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China, US to tap trade and investment potential

CHEN WEIHUA
Updated: Dec 13,2014 9:30 AM     China Daily

Forum to connect private sector, government officials on both sides

Senior Chinese and United States officials will meet next week in Chicago for a high-level forum to address bilateral trade and investment issues and promote business opportunities.

The Chinese delegation to the 25th session of the China-US Joint Commission on Commerce and Trade from Dec 16 to 18 will be led by Vice-premier Wang Yang on the Chinese side. From the US side, the team will be led by Secretary of Commerce Penny Pritzker and US Trade Representative Michael Froman.

It will be the first time for the JCCT to include a full day of events to facilitate private-sector engagement with Chinese and US officials, according to the US Department of Commerce.

This year’s meeting will also include a roundtable discussion on bilateral investment, a cooperative travel and tourism program and developing a shared vision of economic leadership.

Fast-growing trade and investment ties have long been regarded as an important anchor for a stable bilateral relationship.

Speaking to the President’s Export Council on Dec 11, US President Barack Obama said that China has great interest in the relationship with the US and recognizes the interdependence that has evolved between the two economies.

“The business investment treaty that they have shown an interest in negotiating could end up being a significant piece of business. We actually saw some movement during my last trip on issues surrounding technology,” Obama told the council, comprised of private business leaders, lawmakers, governors and mayors and his cabinet members.

During Obama’s trip to Beijing last month, the two governments reached a deal on climate change with commitment on reducing carbon emissions. They also agreed to the reciprocal issue of 10-year business and tourist visas and five-year student visas, to expand the scope of the Information Technology Agreement and speed up negotiations on a bilateral investment treaty.

In Beijing on Dec 11, representatives from both sides began the 17th round of BIT talks.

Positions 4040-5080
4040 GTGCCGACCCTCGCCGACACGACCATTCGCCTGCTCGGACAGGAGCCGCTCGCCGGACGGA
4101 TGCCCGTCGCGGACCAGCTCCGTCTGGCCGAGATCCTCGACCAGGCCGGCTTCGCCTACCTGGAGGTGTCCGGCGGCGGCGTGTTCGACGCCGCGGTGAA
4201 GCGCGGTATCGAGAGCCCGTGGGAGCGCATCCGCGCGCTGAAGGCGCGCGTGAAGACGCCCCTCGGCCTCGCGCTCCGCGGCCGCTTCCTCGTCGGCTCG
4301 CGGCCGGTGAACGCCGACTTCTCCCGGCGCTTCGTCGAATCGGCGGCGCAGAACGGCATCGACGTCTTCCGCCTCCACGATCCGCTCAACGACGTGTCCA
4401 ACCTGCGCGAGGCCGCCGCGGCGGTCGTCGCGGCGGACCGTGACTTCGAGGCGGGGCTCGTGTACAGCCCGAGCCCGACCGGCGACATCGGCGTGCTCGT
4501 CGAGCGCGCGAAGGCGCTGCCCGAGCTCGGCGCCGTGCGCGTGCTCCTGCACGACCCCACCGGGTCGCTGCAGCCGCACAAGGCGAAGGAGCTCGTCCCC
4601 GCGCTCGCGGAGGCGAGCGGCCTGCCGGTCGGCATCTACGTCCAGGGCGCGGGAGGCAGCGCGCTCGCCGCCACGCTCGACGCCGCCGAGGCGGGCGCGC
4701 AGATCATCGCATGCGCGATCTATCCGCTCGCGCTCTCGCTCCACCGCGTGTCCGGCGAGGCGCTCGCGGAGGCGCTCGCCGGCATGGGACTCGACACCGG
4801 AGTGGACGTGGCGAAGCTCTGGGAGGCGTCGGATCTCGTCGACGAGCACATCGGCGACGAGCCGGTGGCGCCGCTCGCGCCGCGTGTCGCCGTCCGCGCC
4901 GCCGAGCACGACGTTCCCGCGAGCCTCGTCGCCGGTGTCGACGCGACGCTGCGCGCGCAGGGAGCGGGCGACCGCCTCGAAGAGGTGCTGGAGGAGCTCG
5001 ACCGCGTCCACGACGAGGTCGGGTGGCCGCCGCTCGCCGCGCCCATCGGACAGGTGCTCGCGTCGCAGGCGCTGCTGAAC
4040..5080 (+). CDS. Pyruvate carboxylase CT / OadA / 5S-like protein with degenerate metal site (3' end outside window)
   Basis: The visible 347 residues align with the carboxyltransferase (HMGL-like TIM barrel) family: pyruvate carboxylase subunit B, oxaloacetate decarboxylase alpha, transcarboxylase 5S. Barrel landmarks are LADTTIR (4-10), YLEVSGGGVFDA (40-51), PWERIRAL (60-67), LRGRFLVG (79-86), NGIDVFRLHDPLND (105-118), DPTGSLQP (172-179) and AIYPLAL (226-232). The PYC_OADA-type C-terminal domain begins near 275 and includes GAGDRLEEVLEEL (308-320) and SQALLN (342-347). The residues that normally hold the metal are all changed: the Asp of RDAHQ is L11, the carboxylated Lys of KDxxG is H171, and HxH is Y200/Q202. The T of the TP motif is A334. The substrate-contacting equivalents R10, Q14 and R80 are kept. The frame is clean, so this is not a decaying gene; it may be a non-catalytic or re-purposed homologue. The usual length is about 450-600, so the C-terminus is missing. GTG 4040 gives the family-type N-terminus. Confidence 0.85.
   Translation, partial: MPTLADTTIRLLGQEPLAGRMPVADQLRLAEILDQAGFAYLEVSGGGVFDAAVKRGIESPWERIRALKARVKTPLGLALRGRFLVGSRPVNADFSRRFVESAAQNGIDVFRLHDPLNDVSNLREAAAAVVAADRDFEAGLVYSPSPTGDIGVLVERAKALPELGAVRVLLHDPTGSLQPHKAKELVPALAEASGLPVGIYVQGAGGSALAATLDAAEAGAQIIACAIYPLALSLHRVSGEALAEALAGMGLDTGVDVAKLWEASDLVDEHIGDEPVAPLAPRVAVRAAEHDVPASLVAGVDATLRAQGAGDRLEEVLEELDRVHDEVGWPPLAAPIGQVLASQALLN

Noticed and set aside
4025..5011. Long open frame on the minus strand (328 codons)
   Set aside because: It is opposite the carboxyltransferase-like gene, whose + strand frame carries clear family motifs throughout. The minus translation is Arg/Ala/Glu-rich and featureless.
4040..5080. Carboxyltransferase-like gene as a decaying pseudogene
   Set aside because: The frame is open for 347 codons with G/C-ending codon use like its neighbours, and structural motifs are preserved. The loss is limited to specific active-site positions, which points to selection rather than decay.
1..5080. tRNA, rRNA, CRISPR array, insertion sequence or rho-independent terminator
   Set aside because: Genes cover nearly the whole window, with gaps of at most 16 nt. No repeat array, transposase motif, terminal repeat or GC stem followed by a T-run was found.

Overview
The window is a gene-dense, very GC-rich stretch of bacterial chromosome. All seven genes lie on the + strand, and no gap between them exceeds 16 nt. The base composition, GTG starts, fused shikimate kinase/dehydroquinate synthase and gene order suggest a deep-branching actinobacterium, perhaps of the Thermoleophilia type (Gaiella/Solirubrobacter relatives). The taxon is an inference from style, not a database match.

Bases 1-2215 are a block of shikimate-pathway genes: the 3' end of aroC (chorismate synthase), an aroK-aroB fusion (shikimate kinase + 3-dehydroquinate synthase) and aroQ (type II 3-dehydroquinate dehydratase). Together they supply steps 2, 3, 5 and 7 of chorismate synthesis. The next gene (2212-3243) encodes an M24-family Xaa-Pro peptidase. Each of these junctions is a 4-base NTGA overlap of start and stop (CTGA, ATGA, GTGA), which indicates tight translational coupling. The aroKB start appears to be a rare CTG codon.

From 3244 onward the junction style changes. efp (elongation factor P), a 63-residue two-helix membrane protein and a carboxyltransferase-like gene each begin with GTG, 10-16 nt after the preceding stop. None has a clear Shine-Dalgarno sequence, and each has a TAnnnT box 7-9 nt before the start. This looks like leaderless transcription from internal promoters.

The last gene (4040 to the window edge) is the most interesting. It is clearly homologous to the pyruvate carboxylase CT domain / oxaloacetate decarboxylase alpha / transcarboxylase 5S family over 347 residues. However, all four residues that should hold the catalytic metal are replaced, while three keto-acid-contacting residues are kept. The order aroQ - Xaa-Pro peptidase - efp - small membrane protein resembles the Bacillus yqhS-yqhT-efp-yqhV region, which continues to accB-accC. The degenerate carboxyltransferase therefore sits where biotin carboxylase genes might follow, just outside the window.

“It was agreed that the two sides will make their best efforts to reach an agreement by the end of the year on core issues and major clauses of the treaty and launch negative list negotiations next year,” Zhang Yesui, China’s vice-foreign minister, told the annual conference of the China US Exchange Foundation in Hong Kong last week.

Sean Minder, the China program manager and research associate at the Washington-based Peterson Institute for International Economics, said a BIT would increase foreign direct investment between China and the US.

“The economic benefits from increased FDI would flow both ways and encourage needed structural reforms in both countries,” Miner wrote in an article posted on the Peterson Institute website.

On Dec 9, Pritzker hailed the visa agreement, noting that 1.8 million Chinese traveled to the US last year, spent $21 billion and supported more than 100,000 American jobs.

“With this change in our visa policy, up to 7.3 million Chinese visitors will travel to the US by 2021, contributing nearly $85 billion per year to our economy and supporting as many as 440,000 jobs, four times the economic and job impact of today,” Pritzker told the White House Travel Bloggers Summit on Dec 9.

Pritzker and US Secretary of Energy Ernest Moniz announced on Dec 8 that they will lead a business-development mission to China in April to focus on industries that support smart cities and smart growth, an effort to help strengthen and expand US-China clean-energy cooperation following the recent climate deal.

The US is China’s largest trading partner and China is the second-largest trade partner for the US, trailing Canada.

According to a US-China Business Council report, US exports to China have grown faster than exports to any other major US trading partner, rising 255 percent from 2004 to 2013.

In 2013, US exports to China helped support a wide range of industries, such as transportation equipment, crop production, computers and electronics and chemicals, along with export-related jobs in US port cities, according to the report.

China was among the top three export markets for 42 US states in 2013. More US governors are leading trade missions to China these days. Late last month, Michigan Governor Rick Snyder led his fourth trade mission to China.

Amid booming bilateral trade and investment, the two countries have also struggled to resolve their differences and disputes.

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